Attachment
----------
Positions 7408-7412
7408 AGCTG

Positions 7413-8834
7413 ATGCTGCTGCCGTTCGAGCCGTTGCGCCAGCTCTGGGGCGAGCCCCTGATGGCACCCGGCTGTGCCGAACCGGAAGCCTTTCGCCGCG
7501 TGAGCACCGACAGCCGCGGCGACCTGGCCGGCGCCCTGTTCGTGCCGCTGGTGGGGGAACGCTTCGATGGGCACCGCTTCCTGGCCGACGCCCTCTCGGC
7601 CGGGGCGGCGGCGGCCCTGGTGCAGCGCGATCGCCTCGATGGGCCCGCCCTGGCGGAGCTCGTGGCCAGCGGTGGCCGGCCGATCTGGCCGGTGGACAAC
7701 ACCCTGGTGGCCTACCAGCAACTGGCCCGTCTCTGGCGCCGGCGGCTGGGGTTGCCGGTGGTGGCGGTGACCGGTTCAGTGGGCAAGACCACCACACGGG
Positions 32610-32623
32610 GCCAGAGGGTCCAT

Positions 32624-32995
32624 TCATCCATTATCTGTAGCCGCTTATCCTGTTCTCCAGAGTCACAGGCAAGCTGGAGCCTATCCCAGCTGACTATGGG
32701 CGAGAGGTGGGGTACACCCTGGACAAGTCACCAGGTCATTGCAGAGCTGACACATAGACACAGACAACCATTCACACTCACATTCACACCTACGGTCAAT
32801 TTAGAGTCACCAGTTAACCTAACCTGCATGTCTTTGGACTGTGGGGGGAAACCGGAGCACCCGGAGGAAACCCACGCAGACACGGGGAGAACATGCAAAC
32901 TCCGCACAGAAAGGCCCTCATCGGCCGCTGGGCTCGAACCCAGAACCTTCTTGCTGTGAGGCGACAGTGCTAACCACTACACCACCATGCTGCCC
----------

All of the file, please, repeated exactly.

Positions 7408-7412
7408 AGCTG

Positions 7413-8834
7413 ATGCTGCTGCCGTTCGAGCCGTTGCGCCAGCTCTGGGGCGAGCCCCTGATGGCACCCGGCTGTGCCGAACCGGAAGCCTTTCGCCGCG
7501 TGAGCACCGACAGCCGCGGCGACCTGGCCGGCGCCCTGTTCGTGCCGCTGGTGGGGGAACGCTTCGATGGGCACCGCTTCCTGGCCGACGCCCTCTCGGC
7601 CGGGGCGGCGGCGGCCCTGGTGCAGCGCGATCGCCTCGATGGGCCCGCCCTGGCGGAGCTCGTGGCCAGCGGTGGCCGGCCGATCTGGCCGGTGGACAAC
7701 ACCCTGGTGGCCTACCAGCAACTGGCCCGTCTCTGGCGCCGGCGGCTGGGGTTGCCGGTGGTGGCGGTGACCGGTTCAGTGGGCAAGACCACCACACGGG
Positions 32610-32623
32610 GCCAGAGGGTCCAT

Positions 32624-32995
32624 TCATCCATTATCTGTAGCCGCTTATCCTGTTCTCCAGAGTCACAGGCAAGCTGGAGCCTATCCCAGCTGACTATGGG
32701 CGAGAGGTGGGGTACACCCTGGACAAGTCACCAGGTCATTGCAGAGCTGACACATAGACACAGACAACCATTCACACTCACATTCACACCTACGGTCAAT
32801 TTAGAGTCACCAGTTAACCTAACCTGCATGTCTTTGGACTGTGGGGGGAAACCGGAGCACCCGGAGGAAACCCACGCAGACACGGGGAGAACATGCAAAC
32901 TCCGCACAGAAAGGCCCTCATCGGCCGCTGGGCTCGAACCCAGAACCTTCTTGCTGTGAGGCGACAGTGCTAACCACTACACCACCATGCTGCCC